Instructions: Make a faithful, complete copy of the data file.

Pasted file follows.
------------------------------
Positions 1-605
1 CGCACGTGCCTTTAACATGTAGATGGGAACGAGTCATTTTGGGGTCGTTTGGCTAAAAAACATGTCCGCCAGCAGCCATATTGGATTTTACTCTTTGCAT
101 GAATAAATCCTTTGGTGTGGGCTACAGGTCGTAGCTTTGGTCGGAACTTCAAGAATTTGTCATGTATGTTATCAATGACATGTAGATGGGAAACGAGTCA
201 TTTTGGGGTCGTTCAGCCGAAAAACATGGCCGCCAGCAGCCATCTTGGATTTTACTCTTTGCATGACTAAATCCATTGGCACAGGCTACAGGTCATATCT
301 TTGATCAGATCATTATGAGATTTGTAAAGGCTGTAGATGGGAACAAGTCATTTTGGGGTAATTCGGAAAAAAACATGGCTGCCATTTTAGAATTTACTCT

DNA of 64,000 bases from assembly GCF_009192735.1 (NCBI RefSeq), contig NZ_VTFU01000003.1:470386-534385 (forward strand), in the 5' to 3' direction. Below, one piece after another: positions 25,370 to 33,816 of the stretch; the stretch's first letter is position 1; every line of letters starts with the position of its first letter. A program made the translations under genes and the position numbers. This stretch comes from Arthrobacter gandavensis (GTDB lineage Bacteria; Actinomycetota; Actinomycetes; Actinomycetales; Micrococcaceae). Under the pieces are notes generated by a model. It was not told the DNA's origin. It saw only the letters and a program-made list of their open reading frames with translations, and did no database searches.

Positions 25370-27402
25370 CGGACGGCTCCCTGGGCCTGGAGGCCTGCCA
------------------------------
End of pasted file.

Positions 1-605
1 CGCACGTGCCTTTAACATGTAGATGGGAACGAGTCATTTTGGGGTCGTTTGGCTAAAAAACATGTCCGCCAGCAGCCATATTGGATTTTACTCTTTGCAT
101 GAATAAATCCTTTGGTGTGGGCTACAGGTCGTAGCTTTGGTCGGAACTTCAAGAATTTGTCATGTATGTTATCAATGACATGTAGATGGGAAACGAGTCA
201 TTTTGGGGTCGTTCAGCCGAAAAACATGGCCGCCAGCAGCCATCTTGGATTTTACTCTTTGCATGACTAAATCCATTGGCACAGGCTACAGGTCATATCT
301 TTGATCAGATCATTATGAGATTTGTAAAGGCTGTAGATGGGAACAAGTCATTTTGGGGTAATTCGGAAAAAAACATGGCTGCCATTTTAGAATTTACTCT

DNA of 64,000 bases from assembly GCF_009192735.1 (NCBI RefSeq), contig NZ_VTFU01000003.1:470386-534385 (forward strand), in the 5' to 3' direction. Below, one piece after another: positions 25,370 to 33,816 of the stretch; the stretch's first letter is position 1; every line of letters starts with the position of its first letter. A program made the translations under genes and the position numbers. This stretch comes from Arthrobacter gandavensis (GTDB lineage Bacteria; Actinomycetota; Actinomycetes; Actinomycetales; Micrococcaceae). Under the pieces are notes generated by a model. It was not told the DNA's origin. It saw only the letters and a program-made list of their open reading frames with translations, and did no database searches.

Positions 25370-27402
25370 CGGACGGCTCCCTGGGCCTGGAGGCCTGCCA